Away From Her

Director: Sarah Polley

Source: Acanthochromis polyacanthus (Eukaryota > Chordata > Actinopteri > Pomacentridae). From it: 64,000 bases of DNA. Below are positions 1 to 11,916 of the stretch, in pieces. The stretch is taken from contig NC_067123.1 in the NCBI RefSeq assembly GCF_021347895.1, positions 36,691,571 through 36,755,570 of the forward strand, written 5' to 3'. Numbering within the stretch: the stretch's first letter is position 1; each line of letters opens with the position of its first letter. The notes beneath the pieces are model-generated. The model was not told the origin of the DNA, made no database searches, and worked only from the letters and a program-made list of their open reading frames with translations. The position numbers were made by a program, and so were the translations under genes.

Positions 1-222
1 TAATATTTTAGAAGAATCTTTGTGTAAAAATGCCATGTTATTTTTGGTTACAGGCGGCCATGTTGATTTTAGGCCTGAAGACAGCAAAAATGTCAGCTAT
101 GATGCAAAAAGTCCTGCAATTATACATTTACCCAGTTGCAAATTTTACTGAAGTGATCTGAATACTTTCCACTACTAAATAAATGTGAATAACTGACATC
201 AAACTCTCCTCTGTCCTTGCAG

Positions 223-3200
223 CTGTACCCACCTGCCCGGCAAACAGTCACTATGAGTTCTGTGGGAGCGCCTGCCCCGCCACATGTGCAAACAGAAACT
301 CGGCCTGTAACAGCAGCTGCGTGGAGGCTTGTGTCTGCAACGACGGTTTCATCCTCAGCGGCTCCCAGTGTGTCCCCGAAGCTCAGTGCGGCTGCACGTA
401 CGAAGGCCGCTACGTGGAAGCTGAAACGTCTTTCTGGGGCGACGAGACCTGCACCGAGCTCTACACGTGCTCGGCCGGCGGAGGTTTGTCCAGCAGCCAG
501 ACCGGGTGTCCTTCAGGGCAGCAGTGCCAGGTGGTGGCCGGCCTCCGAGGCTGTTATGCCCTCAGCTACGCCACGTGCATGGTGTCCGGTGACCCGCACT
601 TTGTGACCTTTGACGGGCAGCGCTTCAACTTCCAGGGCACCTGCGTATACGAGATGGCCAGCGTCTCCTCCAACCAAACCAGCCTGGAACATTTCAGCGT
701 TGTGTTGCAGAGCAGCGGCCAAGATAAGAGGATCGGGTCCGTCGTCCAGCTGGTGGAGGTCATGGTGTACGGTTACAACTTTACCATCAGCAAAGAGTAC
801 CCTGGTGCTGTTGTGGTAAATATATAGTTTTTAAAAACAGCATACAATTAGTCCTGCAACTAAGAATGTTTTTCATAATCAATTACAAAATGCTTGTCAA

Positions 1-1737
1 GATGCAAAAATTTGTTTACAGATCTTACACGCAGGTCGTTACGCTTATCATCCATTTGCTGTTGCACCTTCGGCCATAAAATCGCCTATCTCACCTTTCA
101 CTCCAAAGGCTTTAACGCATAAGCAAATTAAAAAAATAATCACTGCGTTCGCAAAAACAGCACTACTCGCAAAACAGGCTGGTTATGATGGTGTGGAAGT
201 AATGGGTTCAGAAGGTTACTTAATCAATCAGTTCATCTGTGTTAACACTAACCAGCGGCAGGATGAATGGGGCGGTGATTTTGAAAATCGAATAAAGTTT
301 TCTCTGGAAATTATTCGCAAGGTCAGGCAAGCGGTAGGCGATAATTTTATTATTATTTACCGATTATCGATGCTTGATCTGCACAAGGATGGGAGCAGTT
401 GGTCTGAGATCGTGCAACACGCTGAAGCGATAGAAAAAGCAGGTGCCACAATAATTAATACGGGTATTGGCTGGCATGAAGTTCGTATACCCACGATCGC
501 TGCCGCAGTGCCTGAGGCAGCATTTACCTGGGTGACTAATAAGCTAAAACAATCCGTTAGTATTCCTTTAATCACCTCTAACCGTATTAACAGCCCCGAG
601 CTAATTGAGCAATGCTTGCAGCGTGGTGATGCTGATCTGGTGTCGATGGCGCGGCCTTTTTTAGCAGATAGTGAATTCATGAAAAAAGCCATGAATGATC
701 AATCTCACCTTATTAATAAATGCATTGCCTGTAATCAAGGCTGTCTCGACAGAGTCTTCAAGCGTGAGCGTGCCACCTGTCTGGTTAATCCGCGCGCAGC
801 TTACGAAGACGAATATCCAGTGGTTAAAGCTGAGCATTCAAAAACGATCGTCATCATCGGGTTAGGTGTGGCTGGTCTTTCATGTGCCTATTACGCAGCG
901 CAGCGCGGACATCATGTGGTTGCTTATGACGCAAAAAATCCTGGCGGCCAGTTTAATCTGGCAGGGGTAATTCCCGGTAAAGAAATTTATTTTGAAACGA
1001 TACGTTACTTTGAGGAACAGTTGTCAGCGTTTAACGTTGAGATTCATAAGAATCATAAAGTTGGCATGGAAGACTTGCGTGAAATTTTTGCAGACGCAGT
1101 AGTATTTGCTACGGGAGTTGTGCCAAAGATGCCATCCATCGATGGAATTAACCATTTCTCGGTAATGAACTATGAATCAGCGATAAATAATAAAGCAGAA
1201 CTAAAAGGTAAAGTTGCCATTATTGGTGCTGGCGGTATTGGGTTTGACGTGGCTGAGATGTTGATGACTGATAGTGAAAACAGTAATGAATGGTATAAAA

Although the tagline of Away From Her proclaims, “it’s never too late to become what you might have been,” in the case of Canadian actress turned writer/director Sarah Polley who, just in her twenties made this film her feature filmmaking debut, it’s never too early to do so as well. Based on Alice Munro’s short story “The Bear Came Over the Mountain,” Away From Her which was adapted by Polley specifically with actress Julie Christie in mind (IMDb) won the young director numerous awards at festivals including the Portland International Film Festival, Sarasota Film Festival and Sedona International Film Festival. And now that we’re coming into award season, it’s being talked up again for the Best Actress category and Julie Christie in particular. Christie stars as Fiona, a beautifully happily married woman whose tendency to forget things has been increasing at an alarming rate. When she goes to the doctor’s office with Grant (Gordon Pinsent), her loving retired professor husband, they are saddened to learn that she has developed Alzheimer’s and will have to go into a nursing home soon. Being strong for her husband, Fiona makes the decision to check in but their relationship is put to the test after they discover that Grant will be unable to visit for the first thirty days as the staff wants residents to adjust. What’s thirty days after more than forty years of marriage? This rationalization is used to get the two to finally act but we find ourselves instantly worried and reminded of the story Grant often tells of his engagement to Fiona who proposed to him while still in her teens as sort of a joking hypothetical wherein he quickly agreed saying that he never wanted to be away from her. When Grant finally is able to check back in with his wife, he’s shocked when faced by both her mental deterioration that has now made him a stranger to her and also when he realizes that she has developed a romantic attachment to fellow resident Aubrey (Michael Murphy), a wheelchair bound man who although now a mute, Grant realizes that his wife may have known many years earlier. While Christie and Murphy are quite good as is Olympia Dukakis as Aubrey’s frustrated wife, the actor with whom I was most impressed was Gordon Pinsent whose moving portrayal of Grant was completely convincing. He’s a master at cerebral acting and we feel as though we are actually witnessing Grant having thoughts right there onscreen and it’s his quiet turn that serves as the perfect vessel for audiences in going along on the journey. Polley’s deft, knowing script feels completely authentic and she has a delicate yet powerful sensibility as a filmmaker never forcing scenes at us but letting them just sort of fall off the screen, much like the snowflakes that used to delight Christie’s Fiona-- a great lover of cross-country skiing. It’s a depressing but affecting work that may be harder viewing for those whose loved ones are afflicted with Alzheimer’s but it’s well worth the emotional investment.